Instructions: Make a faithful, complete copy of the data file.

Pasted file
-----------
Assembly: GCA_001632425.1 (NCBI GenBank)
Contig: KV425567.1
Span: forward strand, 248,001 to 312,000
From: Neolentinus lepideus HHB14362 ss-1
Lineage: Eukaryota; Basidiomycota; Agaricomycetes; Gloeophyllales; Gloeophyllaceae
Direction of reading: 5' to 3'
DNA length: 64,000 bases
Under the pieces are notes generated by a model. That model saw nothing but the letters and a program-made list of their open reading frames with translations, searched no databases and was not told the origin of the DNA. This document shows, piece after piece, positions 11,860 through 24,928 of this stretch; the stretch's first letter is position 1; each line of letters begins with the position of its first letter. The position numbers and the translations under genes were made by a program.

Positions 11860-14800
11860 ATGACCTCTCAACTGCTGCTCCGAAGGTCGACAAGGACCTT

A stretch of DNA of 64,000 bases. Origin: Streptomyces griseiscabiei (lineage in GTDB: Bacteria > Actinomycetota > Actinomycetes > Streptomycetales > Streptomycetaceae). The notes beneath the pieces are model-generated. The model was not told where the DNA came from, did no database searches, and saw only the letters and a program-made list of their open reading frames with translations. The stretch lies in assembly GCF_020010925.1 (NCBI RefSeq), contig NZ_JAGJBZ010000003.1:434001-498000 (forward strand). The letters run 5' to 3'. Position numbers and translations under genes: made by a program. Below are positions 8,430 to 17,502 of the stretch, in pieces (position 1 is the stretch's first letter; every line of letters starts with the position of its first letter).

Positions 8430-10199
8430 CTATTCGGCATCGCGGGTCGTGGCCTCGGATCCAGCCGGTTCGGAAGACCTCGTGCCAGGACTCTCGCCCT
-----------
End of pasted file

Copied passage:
Assembly: GCA_001632425.1 (NCBI GenBank)
Contig: KV425567.1
Span: forward strand, 248,001 to 312,000
From: Neolentinus lepideus HHB14362 ss-1
Lineage: Eukaryota; Basidiomycota; Agaricomycetes; Gloeophyllales; Gloeophyllaceae
Direction of reading: 5' to 3'
DNA length: 64,000 bases
Under the pieces are notes generated by a model. That model saw nothing but the letters and a program-made list of their open reading frames with translations, searched no databases and was not told the origin of the DNA. This document shows, piece after piece, positions 11,860 through 24,928 of this stretch; the stretch's first letter is position 1; each line of letters begins with the position of its first letter. The position numbers and the translations under genes were made by a program.

Positions 11860-14800
11860 ATGACCTCTCAACTGCTGCTCCGAAGGTCGACAAGGACCTT

A stretch of DNA of 64,000 bases. Origin: Streptomyces griseiscabiei (lineage in GTDB: Bacteria > Actinomycetota > Actinomycetes > Streptomycetales > Streptomycetaceae). The notes beneath the pieces are model-generated. The model was not told where the DNA came from, did no database searches, and saw only the letters and a program-made list of their open reading frames with translations. The stretch lies in assembly GCF_020010925.1 (NCBI RefSeq), contig NZ_JAGJBZ010000003.1:434001-498000 (forward strand). The letters run 5' to 3'. Position numbers and translations under genes: made by a program. Below are positions 8,430 to 17,502 of the stretch, in pieces (position 1 is the stretch's first letter; every line of letters starts with the position of its first letter).

Positions 8430-10199
8430 CTATTCGGCATCGCGGGTCGTGGCCTCGGATCCAGCCGGTTCGGAAGACCTCGTGCCAGGACTCTCGCCCT